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Is J Sainsbury plc A Safe Dividend Investment?

Sainsbury'sThe London-listed supermarkets are under the cosh right now with big players Tesco and WM Morrison Supermarkets taking the worst of the battering.

Share prices are well down this year for both of them, but down too is the quality player, J Sainsbury’s (LSE: SBRY), and I think the drag of sector weakness is starting to make Sainsbury’s look like a screaming value opportunity.

Faults in the competition

Everyone seems worried about the threat from discounters such as Lidl, Aldi and others, but when we go to those places, the shopping experience feels inferior. For a start, they don’t stock everything a typical grocery shopper needs. That’s inconvenient and means we must shop again. Then we look at pricing — sure, some stuff seems cheaper at the discounters, but some stuff isn’t.

Next, we arrive with a full trolley at the checkout. Oddly, there’s often a can’t-load-into-bags rule and our delicate foodstuffs are snatched from the conveyer belt and hurled loose back into the trolley, passing the bar-code-recording machine with the velocity of a diving Tornado jet — all in the name of speed and efficiency. The final experience is a cramped fudge around trying to get the contents of a fully laden trolley into bags before leaving the store, without crashing into other similarly fudging-around shoppers, or doing the same at the boot of the car without being run over by vehicles parking or leaving.

My guess is that the rise of the so-called deep discounters won’t see off the traditional supermarket experience in the long run. Quality of experience will win out, and that’s an area of consideration that Sainsbury’s dominates.

Appealing figures

City analysts following Sainsbury’s expect earnings to slide 8% during the current trading year and a further 3% the year after that. They expect the firm to slice around 8% from the dividend, too. But even on those reduced expectations, the forward dividend yield is running at about 5.4% and forward earnings cover the payout 1.8 times.

The thing to remember is that Sainsbury’s has enjoyed a long run of rising earnings thanks to a successful expansion campaign and what looks like slick execution of its operations. Going into the current sector-wide period of trading weakness Sainsbury’s seemed like the fittest and strongest of the four big chains operating in Britain, and I think such operational and strategic strength will see the firm through.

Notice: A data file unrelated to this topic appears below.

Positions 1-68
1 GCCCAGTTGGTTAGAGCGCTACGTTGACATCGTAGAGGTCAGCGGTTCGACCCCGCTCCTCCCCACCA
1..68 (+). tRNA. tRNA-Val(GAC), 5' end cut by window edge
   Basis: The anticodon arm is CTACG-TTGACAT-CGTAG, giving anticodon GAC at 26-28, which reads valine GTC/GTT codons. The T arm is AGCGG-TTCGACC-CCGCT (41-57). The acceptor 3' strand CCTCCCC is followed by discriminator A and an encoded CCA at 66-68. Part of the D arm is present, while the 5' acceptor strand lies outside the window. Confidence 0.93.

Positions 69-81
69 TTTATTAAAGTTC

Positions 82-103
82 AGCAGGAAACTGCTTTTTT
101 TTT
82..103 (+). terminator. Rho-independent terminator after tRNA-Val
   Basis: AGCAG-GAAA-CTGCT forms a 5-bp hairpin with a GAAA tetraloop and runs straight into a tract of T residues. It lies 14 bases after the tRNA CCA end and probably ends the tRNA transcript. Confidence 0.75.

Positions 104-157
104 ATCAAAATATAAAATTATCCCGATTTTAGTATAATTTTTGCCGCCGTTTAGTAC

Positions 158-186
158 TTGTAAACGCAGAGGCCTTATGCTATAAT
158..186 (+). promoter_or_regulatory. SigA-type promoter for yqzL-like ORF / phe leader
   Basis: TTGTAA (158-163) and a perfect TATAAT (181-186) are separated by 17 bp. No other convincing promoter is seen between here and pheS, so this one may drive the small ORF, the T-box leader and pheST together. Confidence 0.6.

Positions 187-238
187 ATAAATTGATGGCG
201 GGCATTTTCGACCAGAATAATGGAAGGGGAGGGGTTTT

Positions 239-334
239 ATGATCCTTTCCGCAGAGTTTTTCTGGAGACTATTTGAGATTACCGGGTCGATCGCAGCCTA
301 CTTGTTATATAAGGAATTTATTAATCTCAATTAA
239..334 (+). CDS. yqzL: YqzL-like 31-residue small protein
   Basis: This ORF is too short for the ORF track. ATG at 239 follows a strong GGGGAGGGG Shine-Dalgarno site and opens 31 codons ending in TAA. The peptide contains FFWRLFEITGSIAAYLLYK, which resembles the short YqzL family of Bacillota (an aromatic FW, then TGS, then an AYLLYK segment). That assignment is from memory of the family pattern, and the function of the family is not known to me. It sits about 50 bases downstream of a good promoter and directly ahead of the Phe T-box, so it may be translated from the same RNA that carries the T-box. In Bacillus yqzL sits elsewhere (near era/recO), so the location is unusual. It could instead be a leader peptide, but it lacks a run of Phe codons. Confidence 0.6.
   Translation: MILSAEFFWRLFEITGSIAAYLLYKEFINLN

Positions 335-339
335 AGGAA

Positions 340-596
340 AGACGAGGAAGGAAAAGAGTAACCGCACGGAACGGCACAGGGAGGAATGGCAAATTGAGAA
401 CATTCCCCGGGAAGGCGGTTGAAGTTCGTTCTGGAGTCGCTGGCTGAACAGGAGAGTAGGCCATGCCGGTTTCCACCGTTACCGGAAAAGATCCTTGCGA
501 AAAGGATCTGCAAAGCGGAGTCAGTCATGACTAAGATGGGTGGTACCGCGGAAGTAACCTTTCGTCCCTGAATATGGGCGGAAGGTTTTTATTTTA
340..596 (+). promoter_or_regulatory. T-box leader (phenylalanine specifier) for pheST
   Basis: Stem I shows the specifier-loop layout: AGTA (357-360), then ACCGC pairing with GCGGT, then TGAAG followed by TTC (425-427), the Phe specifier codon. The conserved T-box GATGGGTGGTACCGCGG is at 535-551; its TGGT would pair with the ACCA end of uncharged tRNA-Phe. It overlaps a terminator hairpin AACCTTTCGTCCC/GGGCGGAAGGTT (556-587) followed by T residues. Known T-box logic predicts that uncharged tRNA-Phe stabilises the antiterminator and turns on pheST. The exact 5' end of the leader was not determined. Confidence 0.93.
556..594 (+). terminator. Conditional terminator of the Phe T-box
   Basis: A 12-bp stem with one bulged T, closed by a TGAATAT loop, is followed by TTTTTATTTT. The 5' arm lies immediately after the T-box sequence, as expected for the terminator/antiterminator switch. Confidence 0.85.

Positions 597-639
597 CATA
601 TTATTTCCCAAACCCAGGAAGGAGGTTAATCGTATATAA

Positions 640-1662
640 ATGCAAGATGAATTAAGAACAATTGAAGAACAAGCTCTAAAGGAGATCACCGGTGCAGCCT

An evolving business

Sainsbury’s is well ahead with developing complementary, high-growth sales channels alongside its traditional big-store supermarket business. Last year, 91 new Sainsbury’s convenience stores joined the estate taking the total beyond 600, a figure that means the firm now has more convenience stores than large supermarkets. That’s significant when we compare the firm’s strategy to Morrisons, for example, a company often criticised for being late to develop fast-growing alternative routes to market.

With its groceries online offering Sainsbury’s sales breached the £1 billion barrier as they grew by more than 12% during the year — significant progress, which puts the firm on a competing footing with the likes of Tesco in that area. 

Sainsbury’s is evolving to tackle the changing market place and, judging by its stellar past record of business execution, I think the firm’s strategy is capable of prevailing in the long term, which starts to make the firm’s recent share-price weakness (which is touching a support level on the chart) seem like a decent buying opportunity.

After all, investing nirvana is to buy good, solid companies when they are out of favour. There’s nothing more out of favour than the supermarket sector right now and, in my view, Sainsbury’s is the pick of the bunch.

What now?

I think J Sainsbury’s looks attractive, but we all need to make our own investing decisions. That said, considering a range of views about investing can be informative and pay off best.

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Kevin Godbold has no position in any shares mentioned. The Motley Fool UK owns shares in Tesco. We Fools don't all hold the same opinions, but we all believe that considering a diverse range of insights makes us better investors.